Obama is by nature a booster–like the first stage of a missile lofting its payload into the upper atmosphere. A huge bang, a mighty whoosh and then, a few miles up, a fizzle as the Obama-booster burns out and drops back to earth. He doesn’t seem to have much stamina or even strategy for getting useful things done. No wonder he leaped on the “secret Iranian nuclear facility.” It was a perfect setup up for a booster.

Half-close our eyes and we could have been back in Bush-time, amid the ripest hours of the propaganda barrage for the US-led onslaught on Iraq. (Though this time the venue was the G-20 summit in Pittsburgh, not the UN General Assembly, since Obama wanted to reserve that for a message of uplift.) Theme: disclosure of fresh, chilling evidence of the duplicity of a pariah nation and of the threat it poses to the civilized world. Then it was Secretary of State Colin Powell obediently dispensing lies and blatant forgeries about Iraq’s WMDs. On September 25, it was Obama flanked by his Euro-puppets, rolling out alarms that were relayed to the world by a compliant press, albeit sometimes with sidebars puncturing the essential claims. Within minutes of Obama’s Pittsburgh ambush, the White House’s scenario about a terrifying new nuke factory near Qom began to crumble; a few days later, it was rubble.

US intelligence knew about the mountainside site back in Bush-time. Work had started on it, then stopped. Obama was briefed about it during the transition. Last spring, US surveillance–from satellites and maybe from spies on the ground–concluded that the plant’s construction was nearly complete. US intelligence then supposedly learned that the Iranians knew the plant was under US observation. Of course they did. Who doesn’t know about American eyes in the skies?

Both Iran and the United States were planning a disclosure schedule matching their political needs. Iran’s letter of notification to the IAEA was probably timed to strengthen the theocracy’s domestic position and Iran’s hand in the upcoming Geneva talks. Claims that Iran violated its obligations under the nonproliferation treaty and subsequent annexes are questionable at best and will give international legal experts plump incomes for decades. One of the United States’ tactics has been to rearrange the legal requirements of the treaty, then to insist that each new arrogant stipulation is retroactive. Iran naturally objects to this and responds with dense legal barrages, some depending on whether or not the Iranian Parliament ratified the successive amendments to the treaty. Its case is pretty good–certainly a hundred times stronger than Obama’s wild accusations, dutifully echoed by his equerries, Sarkozy and Brown. The most persuasive outline of the legal issues comes from Los Angeles-based Muhammad Sahimi, on the (anti-theocracy) site for Frontline‘s Tehran bureau.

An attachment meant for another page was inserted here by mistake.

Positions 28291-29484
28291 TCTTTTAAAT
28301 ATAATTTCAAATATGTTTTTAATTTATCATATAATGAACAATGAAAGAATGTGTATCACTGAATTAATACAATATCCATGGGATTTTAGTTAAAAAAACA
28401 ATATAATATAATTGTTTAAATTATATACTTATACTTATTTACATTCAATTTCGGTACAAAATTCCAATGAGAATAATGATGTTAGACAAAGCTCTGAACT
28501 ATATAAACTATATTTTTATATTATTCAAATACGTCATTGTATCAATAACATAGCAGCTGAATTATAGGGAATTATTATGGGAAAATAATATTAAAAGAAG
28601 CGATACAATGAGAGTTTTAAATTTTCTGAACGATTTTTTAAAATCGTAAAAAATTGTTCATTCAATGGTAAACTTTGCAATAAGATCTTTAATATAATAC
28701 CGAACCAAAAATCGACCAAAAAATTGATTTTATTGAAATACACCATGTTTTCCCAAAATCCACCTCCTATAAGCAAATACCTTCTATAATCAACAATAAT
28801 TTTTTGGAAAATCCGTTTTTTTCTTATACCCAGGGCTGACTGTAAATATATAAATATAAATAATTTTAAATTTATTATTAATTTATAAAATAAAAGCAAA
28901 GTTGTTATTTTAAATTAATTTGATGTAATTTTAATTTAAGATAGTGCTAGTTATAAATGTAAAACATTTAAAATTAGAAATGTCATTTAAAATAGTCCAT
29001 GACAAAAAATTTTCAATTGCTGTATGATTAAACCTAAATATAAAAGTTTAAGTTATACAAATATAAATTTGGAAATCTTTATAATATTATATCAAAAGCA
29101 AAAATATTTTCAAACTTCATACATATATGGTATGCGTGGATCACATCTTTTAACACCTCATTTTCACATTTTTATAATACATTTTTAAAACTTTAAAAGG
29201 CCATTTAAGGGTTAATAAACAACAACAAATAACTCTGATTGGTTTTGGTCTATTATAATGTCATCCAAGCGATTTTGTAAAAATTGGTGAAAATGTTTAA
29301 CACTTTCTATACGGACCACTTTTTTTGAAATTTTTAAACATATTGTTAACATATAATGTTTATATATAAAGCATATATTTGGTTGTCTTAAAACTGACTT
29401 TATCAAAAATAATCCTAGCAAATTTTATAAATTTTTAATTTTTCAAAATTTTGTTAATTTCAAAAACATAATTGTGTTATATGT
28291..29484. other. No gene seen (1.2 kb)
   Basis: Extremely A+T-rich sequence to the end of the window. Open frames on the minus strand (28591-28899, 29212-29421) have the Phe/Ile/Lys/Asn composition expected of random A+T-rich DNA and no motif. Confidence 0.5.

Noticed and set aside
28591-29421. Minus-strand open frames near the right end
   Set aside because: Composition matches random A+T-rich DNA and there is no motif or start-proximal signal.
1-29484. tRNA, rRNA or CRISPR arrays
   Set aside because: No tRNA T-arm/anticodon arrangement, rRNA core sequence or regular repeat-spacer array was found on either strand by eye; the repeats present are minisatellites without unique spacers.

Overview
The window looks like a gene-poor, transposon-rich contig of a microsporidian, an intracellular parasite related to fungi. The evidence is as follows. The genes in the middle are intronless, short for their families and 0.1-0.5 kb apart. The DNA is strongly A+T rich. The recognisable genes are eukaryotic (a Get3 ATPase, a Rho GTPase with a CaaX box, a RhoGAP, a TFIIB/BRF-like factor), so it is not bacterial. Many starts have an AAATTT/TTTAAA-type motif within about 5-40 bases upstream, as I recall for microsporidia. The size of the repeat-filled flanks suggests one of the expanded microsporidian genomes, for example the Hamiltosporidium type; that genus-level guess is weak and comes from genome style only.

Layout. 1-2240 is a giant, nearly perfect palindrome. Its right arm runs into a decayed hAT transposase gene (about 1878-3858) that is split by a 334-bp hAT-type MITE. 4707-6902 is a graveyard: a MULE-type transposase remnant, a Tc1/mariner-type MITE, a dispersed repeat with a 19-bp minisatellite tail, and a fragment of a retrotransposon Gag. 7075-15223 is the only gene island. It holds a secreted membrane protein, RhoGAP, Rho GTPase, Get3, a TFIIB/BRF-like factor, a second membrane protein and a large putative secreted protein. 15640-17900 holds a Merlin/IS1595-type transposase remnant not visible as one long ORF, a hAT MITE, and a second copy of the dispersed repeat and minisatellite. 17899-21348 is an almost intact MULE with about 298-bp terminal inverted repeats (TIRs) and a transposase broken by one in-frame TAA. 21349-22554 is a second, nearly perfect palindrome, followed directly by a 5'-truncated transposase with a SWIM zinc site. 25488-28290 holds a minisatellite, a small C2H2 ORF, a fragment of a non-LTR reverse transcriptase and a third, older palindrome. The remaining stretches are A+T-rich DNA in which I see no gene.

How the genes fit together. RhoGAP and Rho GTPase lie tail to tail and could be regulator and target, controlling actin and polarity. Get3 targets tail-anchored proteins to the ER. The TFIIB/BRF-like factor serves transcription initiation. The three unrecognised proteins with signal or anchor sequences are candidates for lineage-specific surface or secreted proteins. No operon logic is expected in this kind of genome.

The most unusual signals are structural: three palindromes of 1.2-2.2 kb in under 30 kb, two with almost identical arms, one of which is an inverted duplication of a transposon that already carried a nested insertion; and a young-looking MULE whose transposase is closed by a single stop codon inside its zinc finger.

In reality, the public disclosure of something the United States knew about years ago–knowledge it shared with its prime NATO allies and Israel–changes nothing. The consensus of US intelligence remains that there is no hard evidence that Iran is actively seeking to manufacture nuclear weapons. Iran has agreed to inspection of the plant at some appropriate point.

In a larger perspective there’s the absurdity of Obama thundering against Iran, which signed the nuclear nonproliferation treaty and has allowed inspections, while remaining silent about Israel. That country has refused to sign the nonproliferation treaty, has an arsenal of somewhere around 200 nuclear weapons about which it has been serially deceptive for nearly half a century and has adamantly refused all inspections. Behind Obama, discoursing on nuclear responsibility, were Sarkozy and Brown, whose nuclear subs collided in the Atlantic in February 2009.

Obama’s policy remains in sync with that of his predecessor in the White House. Spasms of ferocious bluster toward Iran raise public anxiety. Stories about imminent Israeli raids on Iran are balanced by leaks to the effect that the White House is keeping Israel on a leash. Then sanctions on Iran are tightened. These strengthen the hand of the theocracy, which can put extra muscle into its repression on the grounds that the country is under siege. What other effect do they have? Professor R.T. Naylor of McGill University, who has written Economic Warfare, a book on sanctions, tells me, “Iran, of course, has had US sanctions against it before, without any sign that much happened. Of its exports to the US, the main thing was always the profits US firms earned on corrupt contracts, so this was a classic case of the US shooting itself in the foot in those early sanctions. Also, Iran stopped putting its oil surpluses in US banks.” California is growing more pistachios, caviar comes from Russia and a lot of other countries are knocking off Iranian styles and patterns in carpets.

Meanwhile, the supposedly rational president is already having to pay the bills for his reckless boosterism, during his campaign, of a wider war in Afghanistan. Anyone wanting to understand how JFK plunged into the Vietnamese quagmire, and how LBJ got in even deeper, has only to follow the current fight over Afghan policy. Insanity effortlessly trumps common sense.

By general agreement, the situation in Afghanistan is rapidly getting worse. Militarily, the Taliban have been doing very well, helped by America’s bizarre policy of assassinating members of the Taliban high command by drones, thus allowing vigorous young commanders to step into senior positions.

Alas, we have a booster president who turns out to have painfully few fixed principles but an enthusiasm for news management that gives him high ratings but that leaves more and more sensible people wondering if he has any constructive long-term strategy to lower tensions and reduce the likely prospect of savage bloodletting across the Middle East. The passing months have been brutally unkind to such expectations.